Trucking company acquisitions in the third quarter inspired the biggest leap in The Journal of Commerce Truckload Capacity Index since the recession.
The index rose 4.7 percentage points to 86, its highest level since 2009, from a reading of 81.3 in the second quarter. The index, based on actual tractor counts at a $10 billion group of large carriers, was flat at 79.7 in the first two quarters of 2013.
The capacity index’s unusual jump last quarter largely reflects Swift Transportation’s acquisition of Central Refrigerated Transportation, which boosted the truck count at the largest truckload carrier by 2,097 tractors or 12.9 percent.
That 5.9 percent year-over-year increase in the index value brought the capacity yardstick back to levels it hadn’t seen since the first quarter of 2009 and demonstrated how larger truckload carriers, notably Roadrunner and Celadon Trucking, are growing by buying smaller companies.
Truckload capacity isn’t increasing much organically, as the tractor counts at other fleets included in the database show. Some companies added a marginal number of tractors, but others continued to cut back. With equipment prices high and drivers scarce, acquiring capacity is the quickest way to grow.
The quarterly index uses fleet capacity levels in the 2006 fourth quarter as its base value. From the first quarter of 2009 through the fourth quarter of 2012, the index dropped 6.2 percentage points, after falling 14.1 points in 2007 and 2008. The index climbed 6.3 points this year, driven by increasing demand and consolidation.
Year-to-date, the American Trucking Associations For-Hire Truck Tonnage Index is up 5.4 percent, and the September index reading was up 8.4 percent year-over-year, the largest annualized increase since December 2011, according to ATA.
“I continue to be pleasantly surprised on the strength of truck tonnage,” ATA Chief Economist Bob Costello said in a statement. “I attribute a part of tonnage’s robustness to the sectors of the economy that are growing fastest, like housing construction, auto production, and energy output.” That doesn’t mean that many more trucks are needed to haul additional freight, but many trucks are more fully or heavily loaded. “These industries produce heavier than average freight, which leads to faster growth in tonnage versus a load or shipment measure,” said Costello.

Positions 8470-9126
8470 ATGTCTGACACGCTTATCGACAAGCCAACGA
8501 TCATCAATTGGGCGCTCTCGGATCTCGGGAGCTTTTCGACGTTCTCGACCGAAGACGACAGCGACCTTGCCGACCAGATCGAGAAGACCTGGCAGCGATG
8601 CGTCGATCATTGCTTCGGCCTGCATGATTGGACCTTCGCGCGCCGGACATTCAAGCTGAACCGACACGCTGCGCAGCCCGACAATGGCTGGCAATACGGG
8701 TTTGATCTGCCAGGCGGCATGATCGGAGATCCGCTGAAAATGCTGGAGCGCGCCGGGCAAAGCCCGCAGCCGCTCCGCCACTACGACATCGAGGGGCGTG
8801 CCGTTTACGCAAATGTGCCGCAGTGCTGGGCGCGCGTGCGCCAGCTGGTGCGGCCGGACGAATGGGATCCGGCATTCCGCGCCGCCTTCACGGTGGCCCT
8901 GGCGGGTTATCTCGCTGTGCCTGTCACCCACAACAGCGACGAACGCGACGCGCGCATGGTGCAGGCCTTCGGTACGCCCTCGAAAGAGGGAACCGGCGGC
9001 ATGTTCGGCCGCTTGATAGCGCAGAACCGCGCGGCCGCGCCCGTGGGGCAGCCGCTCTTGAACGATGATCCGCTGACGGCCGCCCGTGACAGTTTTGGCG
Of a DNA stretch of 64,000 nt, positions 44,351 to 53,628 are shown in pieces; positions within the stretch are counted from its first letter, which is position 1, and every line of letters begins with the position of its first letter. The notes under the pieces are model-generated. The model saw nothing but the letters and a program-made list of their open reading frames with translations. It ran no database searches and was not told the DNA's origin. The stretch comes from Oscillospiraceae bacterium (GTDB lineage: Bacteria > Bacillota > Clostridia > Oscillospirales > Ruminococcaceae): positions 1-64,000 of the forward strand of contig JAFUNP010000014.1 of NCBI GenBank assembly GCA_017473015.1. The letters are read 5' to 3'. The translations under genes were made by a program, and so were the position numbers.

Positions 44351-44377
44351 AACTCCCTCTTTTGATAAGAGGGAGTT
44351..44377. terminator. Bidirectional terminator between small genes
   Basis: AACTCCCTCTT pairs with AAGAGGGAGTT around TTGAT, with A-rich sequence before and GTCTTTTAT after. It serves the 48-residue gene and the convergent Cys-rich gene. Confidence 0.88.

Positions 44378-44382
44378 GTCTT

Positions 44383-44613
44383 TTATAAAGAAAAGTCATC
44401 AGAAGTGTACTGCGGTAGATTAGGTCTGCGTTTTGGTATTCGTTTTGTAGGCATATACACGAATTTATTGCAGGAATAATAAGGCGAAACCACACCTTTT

The largest truckload carriers are gradually replacing older equipment or already have fairly “young” tractor fleets. Most carriers are expanding only when and where they can get an adequate return on investment for the additional capacity.
Nearly two-thirds of the truckload carriers surveyed by Transport Capital Partners in the third quarter said they anticipate increasing capacity over the next 12 months, with 45 percent saying they expect to increase capacity up to 5 percent.
Only 15 percent of the companies surveyed expect to boost capacity by 6 to 10 percent, with smaller carriers being more conservative than larger competitors. “Tight credit remains a challenge for a lot of businesses, particularly for truckers,” said Steven Dutro, TCP Partner.